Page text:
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In Bryan Washington’s ‘Family Meal,’ Food Is a Language

The writer on how his second novel confronts the role of food in our lives and relationships

A man in a denim button-down with white tee underneath smiles for the camera in front of a background of red and orange squares
Author Bryan Washington
Louis Do
Amy McCarthy is a reporter at, focusing on pop culture, policy and labor, and only the weirdest online trends.

For author Bryan Washington, a meal can be anything. It can be an apology, a reunion, an opportunity to express your bones-deep irritation with someone you love. In his latest novel Family Meal, out October 10 via Riverhead Books, Washington explores the ways in which food and comfort — and denying ourselves the pleasures of both — are intimately connected.

Set in Los Angeles, Osaka, and Houston, Family Meal tells the story of Cam, a Houston bartender who’s working through overwhelming grief, and TJ, the childhood friend with whom Cam has a deeply complicated relationship. Cam’s life has been marked by a series of tragedies, including the horrific loss of his partner Kai, who was killed shortly before he moved back to his hometown. As he works in a bar in Houston’s Montrose neighborhood, the epicenter of the city’s queer nightlife scene, Cam smothers his grief with pills and anonymous hook-ups while he tries to repair his friendship with TJ, which has been damaged by years of distance and unspoken apologies.

Eater sat down to talk with Washington about how he approached integrating food into Family Meal, how emotional turmoil can shape our relationship with food, and what it means when a meal functions as a language, both in the story and in our lives.

Eater: How did you approach the role of food in Family Meal?

Bryan Washington: The meal is important, but only insofar as it’s in service of everything surrounding it. Cooking served as an access point to have conversations around care and comfort, and what those look like and how they can change. I also wanted to explore the ways in which a character can relate to their own body, or the bodies around them, the ways in which they can relate to pleasure. I thought about the labor behind preparing a meal for someone, and who they want to prepare a meal for. Something like a hastily prepared okonomiyaki dish can function as a shorthand for that relationship and how much it has changed.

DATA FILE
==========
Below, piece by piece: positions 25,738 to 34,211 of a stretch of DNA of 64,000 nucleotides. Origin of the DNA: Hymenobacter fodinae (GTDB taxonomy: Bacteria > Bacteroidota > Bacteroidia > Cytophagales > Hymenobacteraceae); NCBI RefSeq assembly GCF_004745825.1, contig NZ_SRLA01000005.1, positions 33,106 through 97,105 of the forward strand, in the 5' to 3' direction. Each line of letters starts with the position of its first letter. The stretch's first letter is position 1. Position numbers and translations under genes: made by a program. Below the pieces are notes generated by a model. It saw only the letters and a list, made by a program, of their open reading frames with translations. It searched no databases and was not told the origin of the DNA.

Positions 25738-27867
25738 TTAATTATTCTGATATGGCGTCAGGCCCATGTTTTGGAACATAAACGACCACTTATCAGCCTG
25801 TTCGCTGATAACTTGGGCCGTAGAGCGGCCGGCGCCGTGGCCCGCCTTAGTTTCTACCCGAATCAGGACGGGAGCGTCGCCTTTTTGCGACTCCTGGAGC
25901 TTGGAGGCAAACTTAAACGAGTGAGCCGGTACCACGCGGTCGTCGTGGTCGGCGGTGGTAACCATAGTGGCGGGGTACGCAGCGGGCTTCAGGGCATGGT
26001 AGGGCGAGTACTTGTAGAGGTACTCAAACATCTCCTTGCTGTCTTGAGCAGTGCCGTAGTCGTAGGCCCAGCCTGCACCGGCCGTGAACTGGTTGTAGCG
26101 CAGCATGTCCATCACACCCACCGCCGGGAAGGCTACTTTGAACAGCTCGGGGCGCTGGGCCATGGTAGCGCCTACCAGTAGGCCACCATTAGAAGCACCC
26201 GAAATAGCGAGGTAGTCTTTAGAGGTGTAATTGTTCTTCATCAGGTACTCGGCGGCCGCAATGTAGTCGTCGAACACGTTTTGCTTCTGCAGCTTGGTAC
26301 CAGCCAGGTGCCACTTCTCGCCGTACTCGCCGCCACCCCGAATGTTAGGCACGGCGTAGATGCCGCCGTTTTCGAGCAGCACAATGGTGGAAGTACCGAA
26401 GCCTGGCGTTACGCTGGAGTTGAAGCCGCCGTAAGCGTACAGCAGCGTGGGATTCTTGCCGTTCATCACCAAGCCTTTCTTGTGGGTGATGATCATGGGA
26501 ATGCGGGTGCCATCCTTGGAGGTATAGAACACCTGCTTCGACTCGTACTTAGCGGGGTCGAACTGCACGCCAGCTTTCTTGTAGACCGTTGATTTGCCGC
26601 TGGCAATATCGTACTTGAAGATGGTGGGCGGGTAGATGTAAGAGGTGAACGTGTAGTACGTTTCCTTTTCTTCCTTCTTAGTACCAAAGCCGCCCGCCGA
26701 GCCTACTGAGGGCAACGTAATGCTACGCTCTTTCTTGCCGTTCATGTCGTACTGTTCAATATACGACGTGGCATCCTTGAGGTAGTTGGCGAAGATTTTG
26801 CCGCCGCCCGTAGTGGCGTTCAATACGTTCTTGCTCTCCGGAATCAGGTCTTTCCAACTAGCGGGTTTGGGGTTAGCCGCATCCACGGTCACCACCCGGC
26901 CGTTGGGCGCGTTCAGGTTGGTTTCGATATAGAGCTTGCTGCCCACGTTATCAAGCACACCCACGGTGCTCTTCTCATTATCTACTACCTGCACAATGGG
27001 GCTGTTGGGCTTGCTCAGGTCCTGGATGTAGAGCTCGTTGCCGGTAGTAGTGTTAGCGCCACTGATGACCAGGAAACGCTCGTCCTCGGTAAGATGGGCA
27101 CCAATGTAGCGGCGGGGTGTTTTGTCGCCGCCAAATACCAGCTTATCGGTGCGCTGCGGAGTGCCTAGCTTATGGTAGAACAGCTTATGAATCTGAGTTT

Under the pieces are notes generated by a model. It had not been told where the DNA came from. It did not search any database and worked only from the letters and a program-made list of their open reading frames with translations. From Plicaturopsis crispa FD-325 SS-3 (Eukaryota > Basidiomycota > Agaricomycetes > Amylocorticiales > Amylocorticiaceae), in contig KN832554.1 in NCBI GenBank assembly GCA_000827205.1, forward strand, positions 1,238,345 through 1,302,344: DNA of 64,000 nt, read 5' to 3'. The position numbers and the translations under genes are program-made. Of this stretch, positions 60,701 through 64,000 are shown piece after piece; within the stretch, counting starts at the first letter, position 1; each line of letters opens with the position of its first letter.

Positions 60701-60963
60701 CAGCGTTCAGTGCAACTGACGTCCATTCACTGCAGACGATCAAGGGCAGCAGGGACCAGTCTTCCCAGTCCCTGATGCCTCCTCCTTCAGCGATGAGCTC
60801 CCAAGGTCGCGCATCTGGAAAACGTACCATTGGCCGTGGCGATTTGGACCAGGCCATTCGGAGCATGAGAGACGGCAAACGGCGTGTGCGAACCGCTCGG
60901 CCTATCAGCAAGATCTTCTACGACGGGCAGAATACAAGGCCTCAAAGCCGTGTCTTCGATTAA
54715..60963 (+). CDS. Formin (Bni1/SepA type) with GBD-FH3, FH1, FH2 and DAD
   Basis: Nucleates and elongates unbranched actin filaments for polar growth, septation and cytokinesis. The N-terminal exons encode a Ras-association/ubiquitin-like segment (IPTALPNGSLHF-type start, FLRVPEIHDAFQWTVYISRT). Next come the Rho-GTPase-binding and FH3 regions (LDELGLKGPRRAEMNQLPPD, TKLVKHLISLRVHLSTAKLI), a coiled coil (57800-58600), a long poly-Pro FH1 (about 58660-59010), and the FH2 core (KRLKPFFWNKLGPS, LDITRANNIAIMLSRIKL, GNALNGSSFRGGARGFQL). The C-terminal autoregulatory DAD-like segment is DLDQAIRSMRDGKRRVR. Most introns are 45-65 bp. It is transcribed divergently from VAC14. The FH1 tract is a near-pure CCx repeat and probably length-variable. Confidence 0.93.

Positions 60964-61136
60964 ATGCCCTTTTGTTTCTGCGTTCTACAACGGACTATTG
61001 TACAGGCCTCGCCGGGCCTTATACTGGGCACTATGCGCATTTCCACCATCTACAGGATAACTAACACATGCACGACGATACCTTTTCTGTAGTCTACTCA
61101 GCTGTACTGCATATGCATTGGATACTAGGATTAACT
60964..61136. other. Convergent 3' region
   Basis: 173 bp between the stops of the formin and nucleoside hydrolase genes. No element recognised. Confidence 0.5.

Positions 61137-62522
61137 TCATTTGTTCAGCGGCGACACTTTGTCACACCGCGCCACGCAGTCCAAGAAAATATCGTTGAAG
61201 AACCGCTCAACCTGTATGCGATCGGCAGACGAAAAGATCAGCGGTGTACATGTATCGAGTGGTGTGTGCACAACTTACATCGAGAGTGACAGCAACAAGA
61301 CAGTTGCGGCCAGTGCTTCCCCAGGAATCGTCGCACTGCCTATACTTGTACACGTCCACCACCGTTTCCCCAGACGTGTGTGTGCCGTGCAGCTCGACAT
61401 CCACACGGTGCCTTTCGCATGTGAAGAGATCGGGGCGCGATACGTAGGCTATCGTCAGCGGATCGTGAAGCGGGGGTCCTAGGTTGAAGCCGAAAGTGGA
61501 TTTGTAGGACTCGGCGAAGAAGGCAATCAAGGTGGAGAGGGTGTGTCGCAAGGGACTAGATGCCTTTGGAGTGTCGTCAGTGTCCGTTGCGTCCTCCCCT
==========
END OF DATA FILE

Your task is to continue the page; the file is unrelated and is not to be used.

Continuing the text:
In the chapters where Cam and Kai are together, we see Cam cooking a lot. By the time he’s in Houston and working in the bar, he’s barely eating. How would you describe how his relationship to food has changed after this horrible tragedy?

For Cam, his relationship with the act of preparing a meal, and the emotional space that he’s in when he’s cooking, is tied quite closely to Kai, who he no longer has access to. The person is no longer present, but the association of the emotions and time shared becomes much more challenging for Cam to navigate. I think it’s only after he’s found himself in Houston, this deeply familiar place, that he’s even able to broach the question of what the act of sharing a meal can look like going forward. That was something that was really interesting to me, and something that I wanted to circle around for the duration of the book.

The cover of the book “Family Meal,” with two interlinked forks sitting horizontally across the front Riverhead Books

Where did you ultimately land on that? How does a person rebuild their relationship with food, and with eating communally, from the ground up?

One component is acknowledging that it’s okay for that relationship to change over time, and it’s okay to not look at it in any one particular way. It can be something that we’ve settled into and are comfortable with, only for our minds to change entirely five weeks or five months or five years later. For Cam, one of the challenges that he navigates is the sense of who he should be. He doesn’t align with who he feels he is becoming or who he actually wants to be.